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Demystifying Cats

May 29, 2019

Our cats wear their domestication lightly and can sometimes seem mysterious. But living with cats to prevent and address behavior problems is easier once we learn some of their normal behaviors. This week let’s try to dive into our cats’ minds to better understand them.

Many of our domestic animals (dogs, horses, cattle, sheep/goats) are very social animals, while cats are more individualistic. Feral cats may form loose associations but their day to day behavior is that of solitary hunters. Cats have some unique needs that should be met to keep them happy and healthy both physically and mentally.

Cats’ sleep cycle is different than ours. They alternate shorter periods of sleeping and waking throughout the day and night rather than being active then sleeping for large chunks of time (although senior cats often shift to a sleep cycle where they sleep more soundly and for longer periods of time). This is closely tied to their hunting techniques: Unfed feral or wild cats hunt small prey frequently (up to 20 times per day), so they always need to be rested for the next hunt. This cycle can lead to cats waking us in the middle of the night or early morning when they are bored or hungry; they don’t need or understand a “good night’s sleep”! Playing with toys that simulate hunting (“fishing pole” type toys, laser pointer) and putting out a food-dispensing toy at your own bedtime can help fulfill this need to periodically wake and hunt and let you sleep uninterrupted.

Cats need hiding places to feel safe. This includes both secure hidden spaces to retreat to when they feel stressed and tall vantage points that allow them a clear view of their environment. For multiple cat households, it is especially important to have abundant options to choose from. Tall cat trees, sturdy window or wall perches, or tops of counters or appliances (if allowed and safely accessible in your household) are all options for vantage points. Boxes, cubbies, enclosed cat beds, or arranging furniture to create spaces behind or underneath are all options for hiding places.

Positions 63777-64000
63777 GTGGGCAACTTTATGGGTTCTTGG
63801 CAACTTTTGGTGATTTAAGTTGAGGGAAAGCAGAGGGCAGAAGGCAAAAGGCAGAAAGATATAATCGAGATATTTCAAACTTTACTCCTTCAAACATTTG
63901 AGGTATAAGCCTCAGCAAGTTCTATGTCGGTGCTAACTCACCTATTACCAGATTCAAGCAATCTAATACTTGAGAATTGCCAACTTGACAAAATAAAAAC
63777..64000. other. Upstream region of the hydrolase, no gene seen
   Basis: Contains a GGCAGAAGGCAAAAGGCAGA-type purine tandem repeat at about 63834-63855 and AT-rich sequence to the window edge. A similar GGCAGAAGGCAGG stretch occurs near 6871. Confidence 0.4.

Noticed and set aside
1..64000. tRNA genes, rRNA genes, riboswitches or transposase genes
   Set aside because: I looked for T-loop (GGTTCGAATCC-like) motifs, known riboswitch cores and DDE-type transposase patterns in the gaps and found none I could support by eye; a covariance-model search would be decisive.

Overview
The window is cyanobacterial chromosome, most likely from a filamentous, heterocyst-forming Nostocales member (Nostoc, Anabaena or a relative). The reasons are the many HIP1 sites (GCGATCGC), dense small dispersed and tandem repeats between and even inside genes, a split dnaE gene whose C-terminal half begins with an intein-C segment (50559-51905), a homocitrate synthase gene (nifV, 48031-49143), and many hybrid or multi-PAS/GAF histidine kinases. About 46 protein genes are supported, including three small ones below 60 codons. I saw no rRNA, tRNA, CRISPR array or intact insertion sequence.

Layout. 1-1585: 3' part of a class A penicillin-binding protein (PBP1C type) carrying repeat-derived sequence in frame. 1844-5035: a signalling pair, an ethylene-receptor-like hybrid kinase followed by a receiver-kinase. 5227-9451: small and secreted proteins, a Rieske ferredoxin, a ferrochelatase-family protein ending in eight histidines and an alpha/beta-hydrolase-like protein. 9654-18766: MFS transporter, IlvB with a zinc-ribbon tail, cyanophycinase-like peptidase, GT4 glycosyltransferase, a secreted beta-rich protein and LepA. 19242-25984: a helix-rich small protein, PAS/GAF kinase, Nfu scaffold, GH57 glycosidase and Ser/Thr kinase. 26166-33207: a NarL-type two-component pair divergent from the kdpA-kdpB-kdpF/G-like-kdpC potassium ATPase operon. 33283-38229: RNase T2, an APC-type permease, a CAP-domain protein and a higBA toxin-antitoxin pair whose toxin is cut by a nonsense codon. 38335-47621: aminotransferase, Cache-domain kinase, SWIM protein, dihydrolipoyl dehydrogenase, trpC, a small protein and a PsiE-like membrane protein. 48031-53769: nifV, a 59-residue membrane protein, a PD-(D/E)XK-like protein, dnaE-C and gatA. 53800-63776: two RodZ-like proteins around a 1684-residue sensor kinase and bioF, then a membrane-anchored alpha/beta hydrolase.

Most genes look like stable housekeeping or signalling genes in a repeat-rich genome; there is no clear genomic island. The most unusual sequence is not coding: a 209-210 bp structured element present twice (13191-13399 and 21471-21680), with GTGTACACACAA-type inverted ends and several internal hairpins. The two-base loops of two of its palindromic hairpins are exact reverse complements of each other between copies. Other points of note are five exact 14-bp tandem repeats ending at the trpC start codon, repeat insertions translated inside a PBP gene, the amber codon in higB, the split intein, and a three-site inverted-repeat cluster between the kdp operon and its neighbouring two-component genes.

While they do have distinct body language and vocalizations, cats’ primary form of communication is smell. They mark by rubbing pheromones from special glands in the forehead, paws, cheeks, and tail base onto objects (or people!). Under conditions of stress or if they do not have access to appropriate scratching material, they may also mark with urine. Like Facebook status updates, marking communicates where a cat has been throughout the day and where their preferred places are.

Cats are carnivores who, if we didn’t feed them, would hunt frequently throughout the day. We can’t perfectly replicate this feeding pattern in our homes, but for cats who need more mental stimulation to stay happy and satisfied we can simulate it. Food dispensing toys, slow feeders, placing small caches of food around the house, or scattering pieces of kibble instead of feeding out of a bowl are all strategies to make cats feel a little bit like they are hunting. It is harder to do this in multiple cat households or with canned food, so do what you can do.

Elimination (urination and defecation) outside the litter box is one of the most common behavior problems in cats. There are several things to understand about normal elimination behavior that can help prevent and solve problems once medical problems have been ruled out.

In their minds, cats are still wild animals who need to stay safe from predators and they can feel very vulnerable when eliminating. They are in a slightly unstable posture and may not be able to react quickly to threats. Feral cats will choose places to eliminate with good visibility of the surrounding area and will eliminate in a new place each time to prevent being ambushed at a predictable location. Conversely, in our homes we often want litter boxes in out of the way places and our cats use the same litter boxes over and over. Many cats adapt fine, but some have very strong instincts that are at odds with our own preferences. In general, uncovered boxes with some visibility (for example, against a wall but not pushed into a corner) that are cleaned daily are preferred. For messy cats, a good alternative to a covered box is a tall clear storage container with a “door” cut into the side, so litter is contained but they can see their surroundings. In multiple cat households, there should be two separate locations for litter boxes so there is less chance of cats antagonizing each other on the way to or in the litter box.

Even indoor cats often have a home base territory within the home where they spend most of their “hanging out” time. For example, in my two-cat household one cat’s home base is our bedroom and the other cat’s home base is the basement. If you can identify each cat’s home base (think about the place you are most likely to find your cat at any random time), that is a place to make especially sure there are comfortable sleeping and hiding places available.

Cats are cats, and understanding them as best we can is the best way to stack the deck in our favor for happy, healthy household. As always, if you have questions please feel free to contact the clinic.

Karen Christopherson DVM CVA

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